It feels like Groundhog Day all over again. After finding a relatively painless way of installing the PS3 Media Server on Ubuntu (PS3 Media Server And Ubuntu Foo), I found an easy way with a PPA (PS3 Media Server made easy) and I thought all will be good when I do the re-install of my server with Saucy. I couldn’t be more wrong. The latest Ubuntu version that is supported by the PPA is Raring and it seems it stopped at version 1.81.0 of the PS3 Media Server. A quick check of the home page and the current version is 1.90.1.
After some thought, I checked my old blog post and the configuration files from the PPA. So, this is a chimera of all these components and most importantly, it works. I can now feed media to my devices that don’t support the Plex Media Server.
So, lets get started. Oh, before I forget it. All these steps need to be done as root!
The good thing is, that nowadays most of the media related packages are already part of Ubuntu. So, we can simply pull most dependencies directly from Ubuntu’s repository and don’t have to add tons of PPA’s.
First and foremost you need Java. I prefer for some unrelated reasons to use the Oracle JDK. I know JDK 8 was just released but 7 will do for the moment. And as far as I know PMS (yes, I use the abbreviation again) works fine with the OpenJDK. So this first step is kinda optional.
add-apt-repository ppa:webupd8team/java apt-get update apt-get install oracle-java7-installer
And if you want to try OpenJDK, you do the following
apt-get install openjdk-7-jdk
Now we need the media related dependencies. All the encoders, decoders, muxers, etc. Most of it is already in Ubuntu and you might not need all of it (like dcraw). But I think it is better to have it installed and ready use, then be surprised when a feature, you never used before, doesn’t work. So here we go.
apt-get install mplayer mencoder mediainfo ffmpeg imagemagick vlc flac dcraw
tsMuxeR is the only one missing in this list. Luckily Robert Tari created a PPA. Lets just add it:
add-apt-repository ppa:robert-tari/main apt-get update apt-get install tsmuxer
Get PS3 Media Server
The project switched from Google Code to SourceForge but has its source code at GitHub. Confused? Well, so am I, but they must have their reasons and I don’t question it. Anywhoo, you can download the latest version (currently 1.90.1) from here:
After downloading you can install PMS into /opt or any other directory you think might be useful (/usr/local, etc.). I personally prefer /opt. Here we go:
tar xzvf pms-1.90.1-generic-linux-unix.tar.gz -C /opt/ ln -s /opt/pms-1.90.1/ /opt/pms
Creating the symlink in the second step makes life easier for later updates. All the configuration and start/stop scripts just look for /opt/pms. Updating should be as easy, as extracting the package into /opt and recreating the symlink.
I based my scripts on the scripts from the PPA from Happy-Neko. Currently I did just some path corrections but I am planning on moving more configuration options to the configuration in /etc/default/.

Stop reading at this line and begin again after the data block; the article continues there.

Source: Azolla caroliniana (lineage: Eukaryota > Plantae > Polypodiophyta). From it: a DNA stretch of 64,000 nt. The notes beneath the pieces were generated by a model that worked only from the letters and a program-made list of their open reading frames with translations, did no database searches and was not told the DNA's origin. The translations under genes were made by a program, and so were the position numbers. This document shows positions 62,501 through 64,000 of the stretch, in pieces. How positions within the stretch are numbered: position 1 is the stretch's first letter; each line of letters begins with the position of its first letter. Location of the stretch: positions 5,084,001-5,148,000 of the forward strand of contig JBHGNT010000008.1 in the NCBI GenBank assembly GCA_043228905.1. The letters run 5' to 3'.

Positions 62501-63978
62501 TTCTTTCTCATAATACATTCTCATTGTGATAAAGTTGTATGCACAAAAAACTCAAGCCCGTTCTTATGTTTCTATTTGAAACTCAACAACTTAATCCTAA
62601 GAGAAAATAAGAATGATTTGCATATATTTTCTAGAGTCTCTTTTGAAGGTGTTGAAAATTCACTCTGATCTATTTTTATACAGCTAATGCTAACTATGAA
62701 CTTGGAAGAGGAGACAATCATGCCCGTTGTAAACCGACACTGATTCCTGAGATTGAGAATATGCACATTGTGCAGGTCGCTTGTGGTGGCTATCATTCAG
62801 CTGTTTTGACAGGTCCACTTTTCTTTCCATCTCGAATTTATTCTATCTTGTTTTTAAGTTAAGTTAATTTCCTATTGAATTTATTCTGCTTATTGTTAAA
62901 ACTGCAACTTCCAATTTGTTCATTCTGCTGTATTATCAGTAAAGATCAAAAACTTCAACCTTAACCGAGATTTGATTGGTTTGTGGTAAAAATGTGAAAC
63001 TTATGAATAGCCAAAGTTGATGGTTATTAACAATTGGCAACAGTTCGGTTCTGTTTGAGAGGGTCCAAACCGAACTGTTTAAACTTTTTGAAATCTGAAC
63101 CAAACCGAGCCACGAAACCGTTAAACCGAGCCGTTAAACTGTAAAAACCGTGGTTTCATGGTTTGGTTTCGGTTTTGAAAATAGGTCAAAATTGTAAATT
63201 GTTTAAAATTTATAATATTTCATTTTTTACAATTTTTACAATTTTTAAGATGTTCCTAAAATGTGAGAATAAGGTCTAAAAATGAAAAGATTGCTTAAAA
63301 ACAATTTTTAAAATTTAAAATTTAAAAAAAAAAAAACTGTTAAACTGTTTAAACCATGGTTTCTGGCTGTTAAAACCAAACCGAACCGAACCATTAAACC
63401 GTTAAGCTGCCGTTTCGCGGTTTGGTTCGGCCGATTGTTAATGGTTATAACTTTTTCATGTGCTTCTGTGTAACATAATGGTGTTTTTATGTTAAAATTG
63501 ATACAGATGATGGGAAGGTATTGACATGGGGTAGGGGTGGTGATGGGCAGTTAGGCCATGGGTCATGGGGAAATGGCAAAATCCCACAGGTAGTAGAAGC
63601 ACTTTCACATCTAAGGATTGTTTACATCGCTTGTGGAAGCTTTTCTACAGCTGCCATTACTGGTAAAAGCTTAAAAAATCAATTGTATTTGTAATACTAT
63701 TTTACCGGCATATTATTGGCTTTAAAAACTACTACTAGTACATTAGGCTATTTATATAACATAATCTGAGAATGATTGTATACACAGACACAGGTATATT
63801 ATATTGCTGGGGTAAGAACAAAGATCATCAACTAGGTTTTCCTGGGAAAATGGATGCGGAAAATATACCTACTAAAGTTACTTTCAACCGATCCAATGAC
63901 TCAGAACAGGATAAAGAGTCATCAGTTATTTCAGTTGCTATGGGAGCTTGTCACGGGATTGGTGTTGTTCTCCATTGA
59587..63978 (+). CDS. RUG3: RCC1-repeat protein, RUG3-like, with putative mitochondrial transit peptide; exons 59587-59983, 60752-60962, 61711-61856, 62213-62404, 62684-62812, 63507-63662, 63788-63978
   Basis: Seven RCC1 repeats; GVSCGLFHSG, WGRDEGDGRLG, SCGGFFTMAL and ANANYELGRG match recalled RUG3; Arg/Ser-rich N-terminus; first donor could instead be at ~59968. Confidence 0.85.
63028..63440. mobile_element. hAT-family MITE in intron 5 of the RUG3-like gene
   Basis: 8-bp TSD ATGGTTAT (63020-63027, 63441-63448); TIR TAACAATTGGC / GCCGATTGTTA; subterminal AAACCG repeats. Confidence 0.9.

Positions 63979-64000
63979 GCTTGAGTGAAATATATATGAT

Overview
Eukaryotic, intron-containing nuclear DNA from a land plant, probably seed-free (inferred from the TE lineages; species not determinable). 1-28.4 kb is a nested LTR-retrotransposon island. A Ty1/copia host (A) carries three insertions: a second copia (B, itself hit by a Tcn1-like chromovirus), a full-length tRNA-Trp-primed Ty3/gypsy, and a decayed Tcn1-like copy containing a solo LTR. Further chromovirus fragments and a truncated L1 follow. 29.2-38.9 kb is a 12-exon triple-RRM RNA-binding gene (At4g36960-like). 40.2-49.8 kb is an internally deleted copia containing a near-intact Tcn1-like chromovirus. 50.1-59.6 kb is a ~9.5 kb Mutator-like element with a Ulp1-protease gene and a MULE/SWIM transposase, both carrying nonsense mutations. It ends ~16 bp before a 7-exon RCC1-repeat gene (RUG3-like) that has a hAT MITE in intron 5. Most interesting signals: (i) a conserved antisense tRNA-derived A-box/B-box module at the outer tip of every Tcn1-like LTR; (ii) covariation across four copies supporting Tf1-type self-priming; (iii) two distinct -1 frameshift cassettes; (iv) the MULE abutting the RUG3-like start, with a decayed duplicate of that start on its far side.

Here are the steps to get the Upstart script, service configuration file and set the legacy link.
wget http://www.rfc3092.net/wp-content/uploads/2014/03/ps3mediaserver.conf_.gz gunzip ps3mediaserver.conf_.gz mv ps3mediaserver.conf_ /etc/init
wget http://www.rfc3092.net/wp-content/uploads/2014/03/ps3mediaserver.gz gunzip ps3mediaserver.gz mv ps3mediaserver /etc/default
cd /etc/init.d/ ln -s /lib/init/upstart-job ps3mediaserver
The last two steps set the legacy link, so that you can start the service using the old /etc/init.d mechanism. And the second is to tell Upstart, to scan for new services.
Please check /etc/default/ps3mediaserver, if it fits your needs. For instance, not everybody wants to run PMS as root. So take a minute and clean that up.
The configuration for PMS with this setup in the configuration area for the user root.
You can change this in /etc/default/ps3mediaserver. Here is how you get a basic configuration going.
wget http://www.rfc3092.net/wp-content/uploads/2014/03/PMS.conf_.gz gunzip PMS.conf_.gz mkdir -p /root/.config/ps3mediaserver mv PMS.conf_ /root/.config/ps3mediaserver
The configuration file is already updated to reflect the paths for all external tools. It does not contain a UUID for the server, because that is created automatically when you fire up the server for the first time.
You should take a look at the following settings (see also my blog post PS3 Media Server And Ubuntu Foo for tips):
folders is the only one out of these that you definitely want to set to reflect your setup. The server is running as a service and therefor headless. Just put a comma separated list of directories in there. Something like
folders = /src/videos,/srv/music
name on the other hand is just a cosmetic thing and defines with which name the server shows up on the client.
Yet, the default for network_interfaces can sometimes cause some grieve. You might have to bind the server to a specific interface if some virtual interface seems to be more attractive to PMS.
hostname is similar to network_interfaces. Usually it should not be needed but if you have multiple IP’s on a device you might want to specify which IP it binds itself to.
Now that everything is set up you can start the service.
service ps3mediaserver start
The service should fire up without any errors. And if you encounter errors you will find the logs in /var/log/ps3mediaserver/root/.
I think it is pretty straight forward to get PMS to work on Ubuntu. If I find some time… did I just write that?! Well, if I find some time, I will create a PPA with the latest version and I will try to keep it up to date.